These sorts of tax evasion crimes will be prosecuted with exactly as much as energy as tax evasion crimes involving offshore accounts or illegal tax shelters. The federal treasury and all the honest taxpayers who pay into it are the victims of these tax crimes.

With 2005 just drawing to a close, people around the country are assembling their records from last year so that they can prepare and file accurate and timely returns of their income with the Internal Revenue Service.

I'd like them to know that it is the mission of the more than 500 men and women of the Tax Division of the Department of Justice to make sure that the tax laws are fairly, uniformly and vigorously enforced.

Tax evasion is a crime.

O'CONNOR: People who enrich themselves illegally compound their crimes by failing to report taxes on their ill-gotten gains.

In closing, I thank Stephanie Evans, the Tax Division trial attorney who worked on this case, Bruce Salat (ph), her section chief, Dana Ventay (ph), the Criminal Division's deputy assistant attorney general, along with the Internal Revenue Service's criminal investigators for their dedication to the teamwork necessary to investigate and prosecute this and other tax crimes.

Now you'll hear from Commissioner of the Internal Revenue Service Mark Everson.

EVERSON: Thank you, Eileen, Alice.

Tax evasion, all to often, goes hand in hand with kickbacks and other crimes, motivated by greed. The IRS supports the Department of Justice in its investigations.

Tax charges can bring to bear the full force of the government's criminal statutes. Beyond the illegal evasion of $1.7 million in taxes owed, one of the most disturbing elements of this sordid story is the blatant misuse of charities in a scheme to peddle political influence.

The mixing of politics, money and charities, simply stated, is a bad cocktail.

At the IRS, one of our four enforcement priorities is combating abuse of tax-exempt entities. Just as we need to vigilantly guard the integrity of our political institutions, so, too, must we protect the integrity of charities.

If Americans lose faith in charitable organizations, they will stop giving and those in need will suffer.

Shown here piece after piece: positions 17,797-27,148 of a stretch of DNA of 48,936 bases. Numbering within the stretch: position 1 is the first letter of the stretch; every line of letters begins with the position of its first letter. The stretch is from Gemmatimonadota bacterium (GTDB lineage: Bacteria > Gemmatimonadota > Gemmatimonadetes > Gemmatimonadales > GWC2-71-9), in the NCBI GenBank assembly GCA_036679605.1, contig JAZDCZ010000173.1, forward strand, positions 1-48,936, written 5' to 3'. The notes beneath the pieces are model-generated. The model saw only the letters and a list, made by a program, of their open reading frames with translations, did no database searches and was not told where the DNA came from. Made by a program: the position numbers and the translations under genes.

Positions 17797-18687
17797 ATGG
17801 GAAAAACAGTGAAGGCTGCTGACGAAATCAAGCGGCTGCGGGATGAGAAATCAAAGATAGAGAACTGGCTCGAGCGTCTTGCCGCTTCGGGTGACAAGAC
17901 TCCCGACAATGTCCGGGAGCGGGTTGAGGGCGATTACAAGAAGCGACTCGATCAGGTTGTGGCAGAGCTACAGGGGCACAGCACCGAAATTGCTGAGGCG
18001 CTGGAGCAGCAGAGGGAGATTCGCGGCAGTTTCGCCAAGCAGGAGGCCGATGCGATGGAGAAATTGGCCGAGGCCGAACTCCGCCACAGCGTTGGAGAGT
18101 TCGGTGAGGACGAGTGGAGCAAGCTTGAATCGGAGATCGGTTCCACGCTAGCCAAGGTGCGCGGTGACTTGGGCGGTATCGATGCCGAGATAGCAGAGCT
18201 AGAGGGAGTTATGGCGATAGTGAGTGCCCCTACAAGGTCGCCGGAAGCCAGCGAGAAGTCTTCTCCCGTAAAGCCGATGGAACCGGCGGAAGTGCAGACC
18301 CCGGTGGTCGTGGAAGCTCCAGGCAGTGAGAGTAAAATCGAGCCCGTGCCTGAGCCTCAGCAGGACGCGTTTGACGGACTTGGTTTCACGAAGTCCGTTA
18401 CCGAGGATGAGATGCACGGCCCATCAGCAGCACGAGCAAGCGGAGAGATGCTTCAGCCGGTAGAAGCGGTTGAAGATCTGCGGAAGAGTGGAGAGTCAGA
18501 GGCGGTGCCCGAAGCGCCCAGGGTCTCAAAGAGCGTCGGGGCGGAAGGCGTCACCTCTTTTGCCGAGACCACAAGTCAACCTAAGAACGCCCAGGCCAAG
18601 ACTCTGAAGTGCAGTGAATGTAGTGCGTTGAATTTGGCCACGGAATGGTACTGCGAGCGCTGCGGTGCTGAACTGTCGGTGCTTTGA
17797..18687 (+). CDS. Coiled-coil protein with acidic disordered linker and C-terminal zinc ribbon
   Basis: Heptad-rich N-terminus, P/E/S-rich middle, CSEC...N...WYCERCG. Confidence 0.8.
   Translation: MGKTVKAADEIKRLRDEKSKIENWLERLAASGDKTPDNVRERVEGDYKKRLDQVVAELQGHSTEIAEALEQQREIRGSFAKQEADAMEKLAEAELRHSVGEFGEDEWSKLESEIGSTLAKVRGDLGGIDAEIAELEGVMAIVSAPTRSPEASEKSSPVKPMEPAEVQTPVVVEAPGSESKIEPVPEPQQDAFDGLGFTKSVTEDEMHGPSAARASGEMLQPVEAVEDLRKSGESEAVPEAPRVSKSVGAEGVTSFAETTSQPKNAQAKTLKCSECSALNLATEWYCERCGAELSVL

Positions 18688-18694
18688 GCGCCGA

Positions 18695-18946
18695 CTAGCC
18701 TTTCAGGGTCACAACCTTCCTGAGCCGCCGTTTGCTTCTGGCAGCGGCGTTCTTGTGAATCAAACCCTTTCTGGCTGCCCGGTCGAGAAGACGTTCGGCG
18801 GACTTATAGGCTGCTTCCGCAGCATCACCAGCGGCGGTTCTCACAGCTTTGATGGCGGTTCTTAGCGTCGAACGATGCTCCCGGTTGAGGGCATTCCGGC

And now I turn to Chris Swecker, who oversees criminal investigations at the Bureau.

SWECKER: Good afternoon. Just a brief statement. In March of 2004, the FBI initiated investigations of lobbyists Jack Abramoff and public relations specialist Michael Scanlon regarding allegations of schemes to defraud American Indian tribes throughout the United States, corrupt relationships with legislative officials, income tax evasion and money laundering.

The scope and complexity of the investigations were considerable, involving over a dozen FBI field offices, requiring hundreds of interviews and the forensic analysis of thousands of documents and financial records.

SWECKER: Additionally, we worked portions of this matter jointly with the Department of Interior inspector general, IRS and the GSA Office of Inspector General. 

These agencies continue to support the ongoing investigation. The FBI investigated significant resources into these investigations because public corruption is our top criminal priority. In fact, the FBI has devoted more than 200 additional special agents to public corruption investigations since 2001.

The American people have a right to expect honest services from their public officials. And our public corruption program is determined to prevent abuse of the public trust.

Today's plea agreement is just one of many recent successes across the country that the FBI has had in public corruption matters. As this and other investigations have shown, no criminal resources of the FBI will be spared in support of this important mission.

Thank you, and I'll turn it back over to Alice.